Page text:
At Everest Base Camp, you basically stand right below the ridge, with the icefall stretching out in the distance towards the mountains. From Base Camp, you only see the very top of Mount Everest behind the surrounding mountains, but the whole area is simply incredible – I’ve never seen anything like it. And I will never forget that experience.

We only stayed at Everest Base Camp for about 20 minutes or so because it was so cold. We posed for all kinds of photos, of course, and Steve had brought a Frisbee on the trip because he thought it would be a great idea to play Frisbee at Base Camp – and duh, it was! We left the Frisbee setup in a cairn, and we set back to Gorak Shep to settle in for the night.

Gyanu took us on a slightly lower trail going back to Gorak Shep and there was a bit more snow there. It was really hard to tell what was a trail and what wasn’t because of the snow, but he always led us in a safe direction. Once up on the ridge, we celebrated with a few swigs of scotch we had carried all this way, just for this moment, and Gyanu entertained us with a wonderful dance. It was all absolutely perfect.

Spending the Night in Gorak Shep

We got back to the Gorak Shep teahouse around 3pm and hung around a bit before they were ready to start warming the heater in the main room. It was chilly in the main room, so we changed out of our wet socks and cold boots and sat bundled in our down jackets and down booties. As the sun went down, we sat around the heater, trying to dry and warm our clothing for the next day heading back towards Lukla.

After the trek to Everest Base Camp, we didn’t have much appetite, which is pretty common. All the strain on our bodies, at altitude…you just don’t really want to eat. But we did. We all ate some potato thing that was actually pretty tasty, and it wasn’t long before we were ready for bed.

Every night prior, each teahouse slept 2 to a room, which worked out evenly with 4 of us. Since there were only 3 of us now, and because it was so stinking cold, we decided instead to push the 2 beds together and sleep 3 of us in one room for warmth. I had the inner wall, and with my Nalgene full of boiling water and my incredibly warm sleeping bag, I slept pretty comfortably.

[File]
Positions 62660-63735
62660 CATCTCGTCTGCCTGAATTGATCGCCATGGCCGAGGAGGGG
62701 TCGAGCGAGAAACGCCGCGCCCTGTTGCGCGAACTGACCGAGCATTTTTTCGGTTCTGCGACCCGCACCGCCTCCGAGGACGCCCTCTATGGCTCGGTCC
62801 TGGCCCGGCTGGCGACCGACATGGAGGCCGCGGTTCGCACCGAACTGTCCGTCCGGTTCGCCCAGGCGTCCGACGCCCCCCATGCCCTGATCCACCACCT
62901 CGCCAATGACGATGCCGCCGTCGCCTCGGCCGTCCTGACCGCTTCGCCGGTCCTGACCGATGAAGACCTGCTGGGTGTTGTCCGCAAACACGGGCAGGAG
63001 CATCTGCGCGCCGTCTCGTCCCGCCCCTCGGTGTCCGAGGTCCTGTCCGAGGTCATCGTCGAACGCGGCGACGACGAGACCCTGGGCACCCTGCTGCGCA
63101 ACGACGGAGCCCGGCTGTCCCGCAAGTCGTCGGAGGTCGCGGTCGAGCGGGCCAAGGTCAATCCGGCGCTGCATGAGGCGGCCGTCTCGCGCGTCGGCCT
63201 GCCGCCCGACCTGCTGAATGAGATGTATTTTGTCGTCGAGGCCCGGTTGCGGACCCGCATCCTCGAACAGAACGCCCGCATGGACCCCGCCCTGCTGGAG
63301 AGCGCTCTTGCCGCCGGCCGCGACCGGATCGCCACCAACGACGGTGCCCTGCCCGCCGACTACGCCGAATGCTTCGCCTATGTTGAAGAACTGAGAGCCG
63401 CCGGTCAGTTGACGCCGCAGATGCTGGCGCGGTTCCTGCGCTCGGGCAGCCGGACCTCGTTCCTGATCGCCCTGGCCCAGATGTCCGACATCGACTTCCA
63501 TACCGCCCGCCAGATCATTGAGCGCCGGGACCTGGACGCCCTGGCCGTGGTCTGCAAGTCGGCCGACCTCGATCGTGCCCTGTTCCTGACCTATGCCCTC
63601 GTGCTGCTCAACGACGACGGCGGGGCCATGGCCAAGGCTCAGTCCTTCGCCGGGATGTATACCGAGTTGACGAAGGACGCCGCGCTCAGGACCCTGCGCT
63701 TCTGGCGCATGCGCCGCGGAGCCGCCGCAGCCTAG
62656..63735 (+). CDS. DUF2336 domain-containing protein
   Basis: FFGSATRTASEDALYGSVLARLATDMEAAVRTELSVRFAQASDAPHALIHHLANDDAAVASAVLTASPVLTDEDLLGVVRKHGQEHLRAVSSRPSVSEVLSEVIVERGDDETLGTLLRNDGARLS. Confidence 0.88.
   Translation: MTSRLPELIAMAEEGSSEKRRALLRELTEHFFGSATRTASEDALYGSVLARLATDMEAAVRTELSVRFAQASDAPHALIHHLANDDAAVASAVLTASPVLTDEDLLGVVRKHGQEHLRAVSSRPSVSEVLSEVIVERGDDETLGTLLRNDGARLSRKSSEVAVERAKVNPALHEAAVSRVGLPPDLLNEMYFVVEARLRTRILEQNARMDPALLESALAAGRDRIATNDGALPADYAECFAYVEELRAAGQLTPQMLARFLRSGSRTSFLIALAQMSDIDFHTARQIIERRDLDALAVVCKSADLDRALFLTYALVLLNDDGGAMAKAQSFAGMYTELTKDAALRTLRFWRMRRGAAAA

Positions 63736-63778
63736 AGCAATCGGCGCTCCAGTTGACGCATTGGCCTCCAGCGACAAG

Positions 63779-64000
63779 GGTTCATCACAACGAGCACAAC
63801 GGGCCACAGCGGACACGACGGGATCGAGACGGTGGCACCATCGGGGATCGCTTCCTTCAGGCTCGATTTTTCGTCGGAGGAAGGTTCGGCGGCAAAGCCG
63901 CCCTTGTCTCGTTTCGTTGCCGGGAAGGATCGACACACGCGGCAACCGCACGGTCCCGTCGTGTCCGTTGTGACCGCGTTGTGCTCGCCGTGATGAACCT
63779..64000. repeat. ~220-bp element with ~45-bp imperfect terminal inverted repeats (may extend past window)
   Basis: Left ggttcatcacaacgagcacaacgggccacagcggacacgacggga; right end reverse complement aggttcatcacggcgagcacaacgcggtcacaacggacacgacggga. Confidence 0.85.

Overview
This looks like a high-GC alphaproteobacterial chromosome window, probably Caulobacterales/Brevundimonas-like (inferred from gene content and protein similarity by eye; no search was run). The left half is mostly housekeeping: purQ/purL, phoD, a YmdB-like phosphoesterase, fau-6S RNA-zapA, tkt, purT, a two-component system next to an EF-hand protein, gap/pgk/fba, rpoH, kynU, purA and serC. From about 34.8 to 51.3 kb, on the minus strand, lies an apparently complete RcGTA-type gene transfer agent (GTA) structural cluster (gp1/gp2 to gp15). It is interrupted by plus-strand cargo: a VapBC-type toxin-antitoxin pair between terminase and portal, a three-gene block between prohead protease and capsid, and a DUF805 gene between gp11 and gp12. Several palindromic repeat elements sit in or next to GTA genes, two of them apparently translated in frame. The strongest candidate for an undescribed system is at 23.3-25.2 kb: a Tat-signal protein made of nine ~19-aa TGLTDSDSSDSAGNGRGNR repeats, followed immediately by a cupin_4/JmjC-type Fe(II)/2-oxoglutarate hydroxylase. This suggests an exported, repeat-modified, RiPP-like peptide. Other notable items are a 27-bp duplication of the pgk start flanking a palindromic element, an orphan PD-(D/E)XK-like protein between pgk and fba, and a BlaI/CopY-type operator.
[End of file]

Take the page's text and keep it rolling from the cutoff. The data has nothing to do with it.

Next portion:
Ransom and Steve said they both slept a bit cold – yet the two of them were still able to get out of bed at 5am the next day to trek up to Kala Pathar, a nearby “hill” that most people climb to get a great view of Mount Everest before heading off. I chose to stay in bed as they struggled to put on their iced-over and frozen boots, warm and snuggled up, waiting for the sun to come up over the mountains.

It had been an incredible day, an incredible journey, an incredible adventure…but we knew that the trek to Everest Base Camp was only half of it. We still needed to walk all the way back.

We had 3 days left of our Everest Base Camp trek, and we would be covering all the ground we did in 8 days, but this time in only 3 days. We would hike first to Pengboche, then on to Namche Bazaar, and finally back to Lukla where we would stay the final night before flying out to Kathmandu on the first morning flight.

One of the most important things I’ve learned about trekking is that it’s never just about getting where you’re headed, it’s also about having the strength to make it back to where you started from. To this point, our bodies had held up fairly well, although we were eating mountain skittles (Ibuprofen) daily. But as our trip got closer to the end, we would start to feel the pain of the trek (and our bodies aging). In the end, it would all still be well worth it!!!


Get tips and details about the rest of my Everest Base camp trip to help you on yours!